It struck me immediately after seeing a trailer for The Next Three Days (2010) that it was remarkably similar to a movie released in cinemas almost 18 months earlier. A bit of quick research after arriving home confirmed suspicions that this film is one of an increasing number of “English language remakes”.
But why remake films in the English (American) language? Last year’s Let Me In (2010) suggested that they may simply be an elaborate and rather expensive lesson in directing by numbers. With some scenes replicated shot for shot, there seemed to be little reason for it other than the fact the actors were speaking English. The film itself produced only a moderate box office return, which would suggest the argument that it appeals to a broader audience seems to be a limited one. After all surely the kind of person who would be interested in watching a film like Let Me In would not be averse to reading subtitles?
Many of these films seem to garner greater critical praise in their original format and perhaps this is down to how we perceive foreign language films. The mere fact they are not in our mother tongue seem to give them some sort of intrinsic artistic credibility and give us an air of pomposity when praising them. On occasion we are guilty of finding ourselves blind to the flaws due to a desire to appear cine-literate. However there must be more than egos and hipster sensibilities that create the divide between original and lacklustre copy.
It seems easier to digest certain aspects of story when they are removed from our own culture. We are less inclined to question the motivation of the protagonist or the actions of other characters in response. This is evident with Pour Elle (English title: Anything For Her) the film upon which Paul Haggis’ The Next Three Days is based. In the original the lead is played by Vincent Lindon, a well known face in French celebrity realms, but relatively unknown to the rest of the world. It is entirely plausible therefore to see him as an everyday man struggling to come to terms with the incarceration of his wife. His journey into the underworld is made convincing and more thrilling by us believing entirely that he is far from an action hero. Now who did Hollywood decide would fit into this role of the average fella? Russell Crowe. Maximus Decimus Miridius himself – commander of the Armies of the North. It is hard to imagine him struggling with the simple task of breaking someone out of prison after he made such easy work of all those gladiators. It is difficult to replicate the authenticity of the original with a lead who just months before was seen tearing up Nottingham with arrows and horses.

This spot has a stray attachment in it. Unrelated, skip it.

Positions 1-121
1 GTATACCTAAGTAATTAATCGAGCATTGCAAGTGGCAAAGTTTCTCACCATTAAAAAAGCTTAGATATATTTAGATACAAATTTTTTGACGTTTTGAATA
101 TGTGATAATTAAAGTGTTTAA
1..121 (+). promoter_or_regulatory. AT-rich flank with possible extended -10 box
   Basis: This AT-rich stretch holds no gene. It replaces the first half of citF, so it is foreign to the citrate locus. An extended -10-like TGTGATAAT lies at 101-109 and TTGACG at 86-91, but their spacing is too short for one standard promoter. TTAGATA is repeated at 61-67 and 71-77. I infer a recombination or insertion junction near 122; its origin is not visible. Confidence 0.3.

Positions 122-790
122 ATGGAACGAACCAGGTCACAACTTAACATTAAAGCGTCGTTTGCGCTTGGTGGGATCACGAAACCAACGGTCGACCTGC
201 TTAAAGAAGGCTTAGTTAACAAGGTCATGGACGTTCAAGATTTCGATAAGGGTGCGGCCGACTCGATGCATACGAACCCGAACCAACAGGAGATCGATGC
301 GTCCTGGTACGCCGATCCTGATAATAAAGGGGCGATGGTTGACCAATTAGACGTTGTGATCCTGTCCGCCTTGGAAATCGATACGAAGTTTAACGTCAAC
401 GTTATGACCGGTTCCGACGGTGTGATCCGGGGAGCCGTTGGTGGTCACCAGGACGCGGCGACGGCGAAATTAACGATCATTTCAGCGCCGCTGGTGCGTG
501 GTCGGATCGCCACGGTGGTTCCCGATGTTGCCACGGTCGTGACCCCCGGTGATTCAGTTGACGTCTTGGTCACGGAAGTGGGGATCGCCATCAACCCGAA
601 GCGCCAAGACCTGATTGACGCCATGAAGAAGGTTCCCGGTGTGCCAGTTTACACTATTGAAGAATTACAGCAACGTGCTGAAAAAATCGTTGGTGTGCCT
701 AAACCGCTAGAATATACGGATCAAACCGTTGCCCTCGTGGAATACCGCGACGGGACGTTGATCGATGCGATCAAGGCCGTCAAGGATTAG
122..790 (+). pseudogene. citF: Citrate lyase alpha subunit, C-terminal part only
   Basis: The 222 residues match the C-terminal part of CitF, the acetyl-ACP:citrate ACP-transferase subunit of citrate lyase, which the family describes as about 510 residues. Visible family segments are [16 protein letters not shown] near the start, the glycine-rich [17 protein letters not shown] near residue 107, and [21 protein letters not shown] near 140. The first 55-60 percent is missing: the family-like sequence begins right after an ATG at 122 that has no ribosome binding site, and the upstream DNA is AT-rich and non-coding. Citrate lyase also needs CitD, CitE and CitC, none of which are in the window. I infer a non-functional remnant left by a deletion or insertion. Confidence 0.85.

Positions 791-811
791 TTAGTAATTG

Unlike original productions that require developing an idea worthy of the screen, films that are “remade for the English language” are a get-rich-quick scheme for studios. They do not require countless man hours to come up with an original or workable concept. The blueprint is already there, the drawings still blue-tacked to the storyboard and the script half written. It is simply a case of inserting a credible director, cast and crew then wait for the money to roll in. Vanilla Sky (2001) made a return of over $200m from a budget of just under $70m whilst The Departed (2006) made over $290m from a budget of $90m. With the yard stick of success usually being to double the budget then it is fair to say both films performed exceedingly well financially. But the stunted returns made by Let Me In (scraping a $2m profit) and The Next Three Days ($11m profit) suggests the scam might have been rumbled by a cinema going public increasingly happy to broaden their cinematic horizons in the search for celluloid joy.
This year sees David Fincher’s release of the first in his version of the Millenium trilogy and after the success of the Swedish versions; the world waits with bated breath to see if this regurgitation is worthwhile.
Larry McCloskey is a writer for The Big Screen as well as a contributing author to A&E Playground.
Contact the Author: LarryMcCloskey@ArtsandEntertainmentPlayground.com